For music, there will be some nice contemporary avant-garde (Philip Glass, Olivier Greif, John Luther Adams) some Turkish classical music, more Central Javanese gamelan, an opera by Haydn, some other things spanning my usual range of geography and centuries.

I've just started working on a review of a scandalously bad "New Age" book that has all the faults I despise in "philosophical" writing. That will be at Rambles, at some point.

I am also trying to figure out a way to consolidate the Brokeback posts, so I can clean up my sidebar and put them all together. Maybe I'll do a final comment, as well. (If anyone knows any tricks for doing that, I'd love ot hear about it. Right now I'm thinking of setting up a site on Earthlink and linking to it from here.)

Have to do some writing. Next time.

PS -- congrats to Scootmaroo at Cabana Boy Scoot for his entry into the big time.

Wednesday, August 02, 2006

At Random, 8/2/06

This Really Pisses Me Off:

I got this story in an email at work.

Knight says the local Meade newspaper is trying to put him out of business and was frustrated when it ran an article about the flag and did not even bother to contact him regarding why he put it up. In fact, most people we spoke to in Meade said they didn’t even know what the flag meant until the article ran. But once word got around, the reaction was harsh.. . . .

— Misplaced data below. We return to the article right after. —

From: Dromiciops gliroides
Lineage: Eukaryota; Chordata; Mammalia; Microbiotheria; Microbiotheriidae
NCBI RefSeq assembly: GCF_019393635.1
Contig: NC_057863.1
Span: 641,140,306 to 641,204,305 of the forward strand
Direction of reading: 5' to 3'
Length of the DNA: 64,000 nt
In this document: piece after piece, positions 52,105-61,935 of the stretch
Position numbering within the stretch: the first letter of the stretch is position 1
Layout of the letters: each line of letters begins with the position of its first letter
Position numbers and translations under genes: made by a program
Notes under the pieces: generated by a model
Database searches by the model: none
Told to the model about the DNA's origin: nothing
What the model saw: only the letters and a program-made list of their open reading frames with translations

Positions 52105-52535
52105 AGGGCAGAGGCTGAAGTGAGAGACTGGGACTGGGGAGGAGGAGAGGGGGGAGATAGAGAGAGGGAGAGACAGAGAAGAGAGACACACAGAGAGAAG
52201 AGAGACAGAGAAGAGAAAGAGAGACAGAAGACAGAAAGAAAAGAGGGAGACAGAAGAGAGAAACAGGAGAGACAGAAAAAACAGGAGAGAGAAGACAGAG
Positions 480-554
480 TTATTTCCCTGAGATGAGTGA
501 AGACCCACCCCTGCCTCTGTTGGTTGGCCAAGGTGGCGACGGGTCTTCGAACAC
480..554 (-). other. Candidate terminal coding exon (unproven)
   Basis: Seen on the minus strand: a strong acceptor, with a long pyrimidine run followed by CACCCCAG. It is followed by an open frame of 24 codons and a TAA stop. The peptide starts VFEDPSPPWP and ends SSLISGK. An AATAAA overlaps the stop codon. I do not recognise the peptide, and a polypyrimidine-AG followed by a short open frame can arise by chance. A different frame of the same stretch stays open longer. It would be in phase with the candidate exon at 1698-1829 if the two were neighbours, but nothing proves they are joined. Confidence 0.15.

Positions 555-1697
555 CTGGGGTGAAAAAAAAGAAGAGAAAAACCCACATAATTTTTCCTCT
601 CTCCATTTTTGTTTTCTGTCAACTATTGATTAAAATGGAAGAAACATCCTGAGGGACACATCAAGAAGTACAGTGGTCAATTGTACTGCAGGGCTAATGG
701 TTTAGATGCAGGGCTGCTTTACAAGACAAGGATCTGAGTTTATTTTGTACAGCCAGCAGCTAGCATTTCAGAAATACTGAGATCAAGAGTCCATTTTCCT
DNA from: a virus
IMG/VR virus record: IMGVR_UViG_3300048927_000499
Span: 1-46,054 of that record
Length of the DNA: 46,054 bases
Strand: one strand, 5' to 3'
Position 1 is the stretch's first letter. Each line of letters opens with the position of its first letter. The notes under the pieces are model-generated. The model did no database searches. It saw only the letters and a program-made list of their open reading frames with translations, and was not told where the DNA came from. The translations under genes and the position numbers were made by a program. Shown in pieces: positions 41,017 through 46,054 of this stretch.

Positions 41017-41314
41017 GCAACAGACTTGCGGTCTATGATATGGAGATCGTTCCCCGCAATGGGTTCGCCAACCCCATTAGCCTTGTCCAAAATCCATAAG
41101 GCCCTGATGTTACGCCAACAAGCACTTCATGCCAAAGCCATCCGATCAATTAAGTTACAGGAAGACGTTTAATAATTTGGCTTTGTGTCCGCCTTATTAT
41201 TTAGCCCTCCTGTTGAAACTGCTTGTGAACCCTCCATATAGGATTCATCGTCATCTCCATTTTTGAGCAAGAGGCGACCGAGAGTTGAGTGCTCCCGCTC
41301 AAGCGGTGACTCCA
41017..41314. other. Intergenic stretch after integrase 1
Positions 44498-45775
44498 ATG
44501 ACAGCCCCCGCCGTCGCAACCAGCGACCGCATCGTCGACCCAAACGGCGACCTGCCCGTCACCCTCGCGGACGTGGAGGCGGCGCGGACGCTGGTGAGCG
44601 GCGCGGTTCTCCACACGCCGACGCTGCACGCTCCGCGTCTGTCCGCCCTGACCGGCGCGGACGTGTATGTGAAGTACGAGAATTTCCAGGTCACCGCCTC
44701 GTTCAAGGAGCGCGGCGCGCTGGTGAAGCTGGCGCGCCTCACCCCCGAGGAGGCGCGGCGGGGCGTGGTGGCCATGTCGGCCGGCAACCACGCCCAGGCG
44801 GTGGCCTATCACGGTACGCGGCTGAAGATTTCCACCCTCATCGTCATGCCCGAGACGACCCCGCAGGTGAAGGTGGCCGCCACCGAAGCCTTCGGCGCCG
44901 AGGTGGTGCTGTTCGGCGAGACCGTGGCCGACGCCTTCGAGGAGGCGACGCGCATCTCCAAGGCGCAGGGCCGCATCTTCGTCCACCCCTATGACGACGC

Knight says his son gave him the flag after a trip to Dorothy's house, a museum about the Wizard of Oz. The flag reminded the boy of "somewhere over the rainbow."

Knight's son is twelve years old, and just liked the flag. These are "values" Americans. One seriously wonders what American values they hold.

I also got a follow-up email: Knight is getting a lot of support, tons of e-mails and letters, and people making a point of stopping by if they're in the area.

I think it would be appropriate to write a letter to the local paper (the Meade County News, which doesn't appear to have a website) and also to the Knights to show your support: innkeeper@lakewayhotel.com

Of Note

A very nice dissection of right-wing rhetoric, by paulsavage at Epinions.

Evolution on the Rollercoaster

I seem to remember predicting this some while back: the anti-evolutionists have have lost the Kansas school board. Again.